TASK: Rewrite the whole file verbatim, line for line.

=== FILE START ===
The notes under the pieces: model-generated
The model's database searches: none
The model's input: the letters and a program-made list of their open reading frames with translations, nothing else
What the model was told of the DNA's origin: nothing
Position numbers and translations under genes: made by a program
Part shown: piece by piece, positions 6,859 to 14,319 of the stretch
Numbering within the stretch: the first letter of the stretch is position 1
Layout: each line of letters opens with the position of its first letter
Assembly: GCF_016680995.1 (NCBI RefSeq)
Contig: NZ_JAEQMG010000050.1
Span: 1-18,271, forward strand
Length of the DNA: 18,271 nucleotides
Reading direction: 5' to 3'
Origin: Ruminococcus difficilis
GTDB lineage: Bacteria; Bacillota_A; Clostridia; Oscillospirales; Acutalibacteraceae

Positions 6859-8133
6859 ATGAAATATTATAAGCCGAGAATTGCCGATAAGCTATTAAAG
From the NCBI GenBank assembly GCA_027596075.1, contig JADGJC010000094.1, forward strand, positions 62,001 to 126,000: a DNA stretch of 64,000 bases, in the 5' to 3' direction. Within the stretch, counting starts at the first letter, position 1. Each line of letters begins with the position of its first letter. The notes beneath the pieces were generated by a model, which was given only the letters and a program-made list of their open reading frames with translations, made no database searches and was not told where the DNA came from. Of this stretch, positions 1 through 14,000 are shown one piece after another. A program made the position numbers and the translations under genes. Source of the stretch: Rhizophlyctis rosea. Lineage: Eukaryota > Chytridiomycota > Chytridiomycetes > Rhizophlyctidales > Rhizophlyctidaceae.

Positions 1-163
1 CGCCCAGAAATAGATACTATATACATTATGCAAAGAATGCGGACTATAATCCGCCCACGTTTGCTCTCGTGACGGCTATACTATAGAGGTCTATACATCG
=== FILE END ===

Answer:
The notes under the pieces: model-generated
The model's database searches: none
The model's input: the letters and a program-made list of their open reading frames with translations, nothing else
What the model was told of the DNA's origin: nothing
Position numbers and translations under genes: made by a program
Part shown: piece by piece, positions 6,859 to 14,319 of the stretch
Numbering within the stretch: the first letter of the stretch is position 1
Layout: each line of letters opens with the position of its first letter
Assembly: GCF_016680995.1 (NCBI RefSeq)
Contig: NZ_JAEQMG010000050.1
Span: 1-18,271, forward strand
Length of the DNA: 18,271 nucleotides
Reading direction: 5' to 3'
Origin: Ruminococcus difficilis
GTDB lineage: Bacteria; Bacillota_A; Clostridia; Oscillospirales; Acutalibacteraceae

Positions 6859-8133
6859 ATGAAATATTATAAGCCGAGAATTGCCGATAAGCTATTAAAG
From the NCBI GenBank assembly GCA_027596075.1, contig JADGJC010000094.1, forward strand, positions 62,001 to 126,000: a DNA stretch of 64,000 bases, in the 5' to 3' direction. Within the stretch, counting starts at the first letter, position 1. Each line of letters begins with the position of its first letter. The notes beneath the pieces were generated by a model, which was given only the letters and a program-made list of their open reading frames with translations, made no database searches and was not told where the DNA came from. Of this stretch, positions 1 through 14,000 are shown one piece after another. A program made the position numbers and the translations under genes. Source of the stretch: Rhizophlyctis rosea. Lineage: Eukaryota > Chytridiomycota > Chytridiomycetes > Rhizophlyctidales > Rhizophlyctidaceae.

Positions 1-163
1 CGCCCAGAAATAGATACTATATACATTATGCAAAGAATGCGGACTATAATCCGCCCACGTTTGCTCTCGTGACGGCTATACTATAGAGGTCTATACATCG